No safety concerns with Duluth drinking water, but “significant deficiencies” in public water system, EPA report

EPA report finds issues with Duluth public water system

A report from the EPA found significant deficiencies in the Duluth public water system.

The Environmental Protection Agency has (EPA) sent a letter to Mayor Emily Larson and the Duluth City Council that cites “significant deficiencies” following an August inspection on the City of Duluth’s public water system.

The EPA outlined 27 different deficiencies for the city to address that have “the potential for causing the introduction of contamination into the water delivered to consumers as defined 40 C.F.R. § 141.723.”

In a statement to WDIO, the EPA clarified that there is currently no safety concern with Duluth’s drinking water.

“Drinking water sampling results reported to EPA do not indicate immediate concerns about the safety of the drinking water, EPA’s concerns relate to the system’s operation and maintenance,” explained EPA Press Officer Macy Pressley. “EPA notified the city of Duluth of its findings in late August and began meeting regularly with the city and the Minnesota Department of Health in September. EPA will continue to coordinate with the Minnesota Department of Health and the city of Duluth on next steps.”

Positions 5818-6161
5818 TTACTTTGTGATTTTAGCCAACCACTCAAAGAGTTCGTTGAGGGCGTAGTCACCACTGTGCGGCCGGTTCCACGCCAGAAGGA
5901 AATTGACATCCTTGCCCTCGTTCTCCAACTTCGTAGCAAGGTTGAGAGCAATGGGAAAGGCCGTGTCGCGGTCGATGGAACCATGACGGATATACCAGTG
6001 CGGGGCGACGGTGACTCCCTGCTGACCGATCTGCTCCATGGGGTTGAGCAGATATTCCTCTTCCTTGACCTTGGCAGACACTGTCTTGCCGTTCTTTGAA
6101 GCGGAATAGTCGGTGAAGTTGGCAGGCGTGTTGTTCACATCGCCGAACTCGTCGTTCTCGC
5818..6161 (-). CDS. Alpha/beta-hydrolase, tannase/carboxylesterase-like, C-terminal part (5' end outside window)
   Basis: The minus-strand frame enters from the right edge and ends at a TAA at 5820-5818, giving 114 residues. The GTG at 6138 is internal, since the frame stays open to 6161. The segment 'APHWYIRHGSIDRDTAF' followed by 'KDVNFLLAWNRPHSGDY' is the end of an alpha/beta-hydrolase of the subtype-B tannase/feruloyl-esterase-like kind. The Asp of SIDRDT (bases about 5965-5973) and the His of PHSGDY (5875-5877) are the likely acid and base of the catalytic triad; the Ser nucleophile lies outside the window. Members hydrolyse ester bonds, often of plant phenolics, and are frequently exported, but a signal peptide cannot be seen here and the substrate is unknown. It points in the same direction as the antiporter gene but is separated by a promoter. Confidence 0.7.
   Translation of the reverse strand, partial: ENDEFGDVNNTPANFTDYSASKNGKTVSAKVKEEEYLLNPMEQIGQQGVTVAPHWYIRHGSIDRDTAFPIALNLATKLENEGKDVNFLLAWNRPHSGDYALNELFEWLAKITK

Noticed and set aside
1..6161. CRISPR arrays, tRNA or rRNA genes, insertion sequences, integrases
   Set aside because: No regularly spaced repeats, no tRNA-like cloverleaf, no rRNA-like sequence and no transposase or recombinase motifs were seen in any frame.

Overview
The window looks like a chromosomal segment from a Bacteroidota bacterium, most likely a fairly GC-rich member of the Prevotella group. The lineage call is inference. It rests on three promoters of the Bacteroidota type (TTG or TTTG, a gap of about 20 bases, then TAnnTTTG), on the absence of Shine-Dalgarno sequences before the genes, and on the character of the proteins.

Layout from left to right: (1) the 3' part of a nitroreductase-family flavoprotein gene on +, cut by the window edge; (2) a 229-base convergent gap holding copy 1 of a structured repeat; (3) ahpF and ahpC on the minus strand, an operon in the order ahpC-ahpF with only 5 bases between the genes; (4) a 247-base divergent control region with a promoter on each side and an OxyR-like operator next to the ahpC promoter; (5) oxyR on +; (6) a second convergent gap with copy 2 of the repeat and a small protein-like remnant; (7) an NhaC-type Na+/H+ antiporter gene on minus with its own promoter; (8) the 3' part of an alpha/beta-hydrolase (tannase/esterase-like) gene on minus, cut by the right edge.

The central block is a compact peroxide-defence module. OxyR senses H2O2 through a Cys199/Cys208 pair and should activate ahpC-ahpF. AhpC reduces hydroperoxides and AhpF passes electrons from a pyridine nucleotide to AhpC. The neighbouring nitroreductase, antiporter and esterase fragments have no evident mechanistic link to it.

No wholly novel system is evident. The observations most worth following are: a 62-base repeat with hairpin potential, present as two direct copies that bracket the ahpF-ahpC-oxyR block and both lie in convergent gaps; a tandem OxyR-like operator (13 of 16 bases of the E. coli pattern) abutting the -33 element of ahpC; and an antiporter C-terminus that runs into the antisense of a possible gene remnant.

Jim Benning, Director of Public Works and Utilities in Duluth released the following statement:

“Public Works and Utilities are in receipt of a letter outlining  the report from their August inspection of our water system. It outlines several repairs needed to the water infrastructure. It is important to note that the quality of our drinking water supply is not affected by anything in this report. Our department will continue to work through the items in the report and comply with the EPA’s request for a response addressing them in ten days.”